By Chris Mills
Much as Wi-Fi is a marvel of modern technology, it also still really stinks. Two decades of development in, and we still can’t consistently beam Netflix across a house in a consistent fashion. The standard for Wi-Fi is improving, sure, but one group of researchers thinks it should be replaced altogether.
A PhD student in the Netherlands has come up with the concept to use infrared light for data transmission. The concept makes sense in physics terms, as light is more capable of transmitting high-speed data than the 2.4GHz and 5GHz radio waves currently used.
Light has been posited before as a replacement for Wi-Fi, but visible light rather than infra-red. That had slower speeds, more interference, and a requirement to keep your lights turned on all the time. Infrared antenna radiate light at different angles, which means you’ll get coverage in more rooms (although, it also means you need an antenna in each room).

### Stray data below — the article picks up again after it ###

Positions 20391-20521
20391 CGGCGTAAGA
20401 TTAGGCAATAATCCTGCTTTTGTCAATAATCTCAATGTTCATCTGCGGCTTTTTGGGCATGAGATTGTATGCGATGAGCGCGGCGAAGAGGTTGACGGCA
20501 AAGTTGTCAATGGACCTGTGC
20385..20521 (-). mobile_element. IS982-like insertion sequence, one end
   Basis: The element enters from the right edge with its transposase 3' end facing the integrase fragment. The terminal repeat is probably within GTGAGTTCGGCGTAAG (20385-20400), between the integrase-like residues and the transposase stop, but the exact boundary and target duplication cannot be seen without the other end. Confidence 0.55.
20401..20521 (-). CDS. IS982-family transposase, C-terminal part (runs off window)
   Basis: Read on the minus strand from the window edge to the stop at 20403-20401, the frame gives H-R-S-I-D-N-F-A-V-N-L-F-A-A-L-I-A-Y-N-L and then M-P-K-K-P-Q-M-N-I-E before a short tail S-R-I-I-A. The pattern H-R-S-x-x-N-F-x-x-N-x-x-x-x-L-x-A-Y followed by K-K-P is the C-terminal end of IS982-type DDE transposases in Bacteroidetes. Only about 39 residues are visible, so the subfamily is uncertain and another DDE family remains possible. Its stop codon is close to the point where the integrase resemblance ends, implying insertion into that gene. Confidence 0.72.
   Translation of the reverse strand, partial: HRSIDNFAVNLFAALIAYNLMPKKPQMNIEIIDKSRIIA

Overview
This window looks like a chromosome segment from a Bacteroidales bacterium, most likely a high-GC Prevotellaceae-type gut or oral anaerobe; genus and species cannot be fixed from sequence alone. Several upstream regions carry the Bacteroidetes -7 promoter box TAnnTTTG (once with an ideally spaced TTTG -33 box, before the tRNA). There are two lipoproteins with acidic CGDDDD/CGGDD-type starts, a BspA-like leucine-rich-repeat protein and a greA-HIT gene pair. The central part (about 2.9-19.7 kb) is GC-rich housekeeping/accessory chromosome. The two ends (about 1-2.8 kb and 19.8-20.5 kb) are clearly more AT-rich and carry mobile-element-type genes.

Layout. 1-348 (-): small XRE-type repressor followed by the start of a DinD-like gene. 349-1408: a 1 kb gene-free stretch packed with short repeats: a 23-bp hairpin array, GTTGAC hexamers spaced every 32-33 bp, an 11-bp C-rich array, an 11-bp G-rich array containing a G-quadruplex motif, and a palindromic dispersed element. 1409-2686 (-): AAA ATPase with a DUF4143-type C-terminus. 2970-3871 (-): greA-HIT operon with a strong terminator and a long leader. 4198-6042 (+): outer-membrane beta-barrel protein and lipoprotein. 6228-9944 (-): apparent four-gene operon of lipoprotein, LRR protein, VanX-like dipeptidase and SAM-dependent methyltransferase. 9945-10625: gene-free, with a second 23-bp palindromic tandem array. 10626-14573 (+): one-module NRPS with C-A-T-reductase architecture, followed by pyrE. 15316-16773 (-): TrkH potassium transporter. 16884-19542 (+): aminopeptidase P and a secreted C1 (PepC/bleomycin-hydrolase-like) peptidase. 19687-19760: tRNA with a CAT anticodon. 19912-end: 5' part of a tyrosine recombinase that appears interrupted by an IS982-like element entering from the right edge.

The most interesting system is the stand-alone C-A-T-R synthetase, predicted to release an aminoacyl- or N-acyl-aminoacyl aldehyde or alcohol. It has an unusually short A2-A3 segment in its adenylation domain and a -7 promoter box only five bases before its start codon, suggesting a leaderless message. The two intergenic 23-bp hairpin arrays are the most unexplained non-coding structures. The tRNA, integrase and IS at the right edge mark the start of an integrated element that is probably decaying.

There are still obvious flaws, mostly to do with wiring each room in a house up for an antenna, but as a compliment for Wi-Fi, it would make sense. An infrared transmitter that powers your laptop and game console, and then a Wi-Fi network for more portable devices with less data needs would make sense.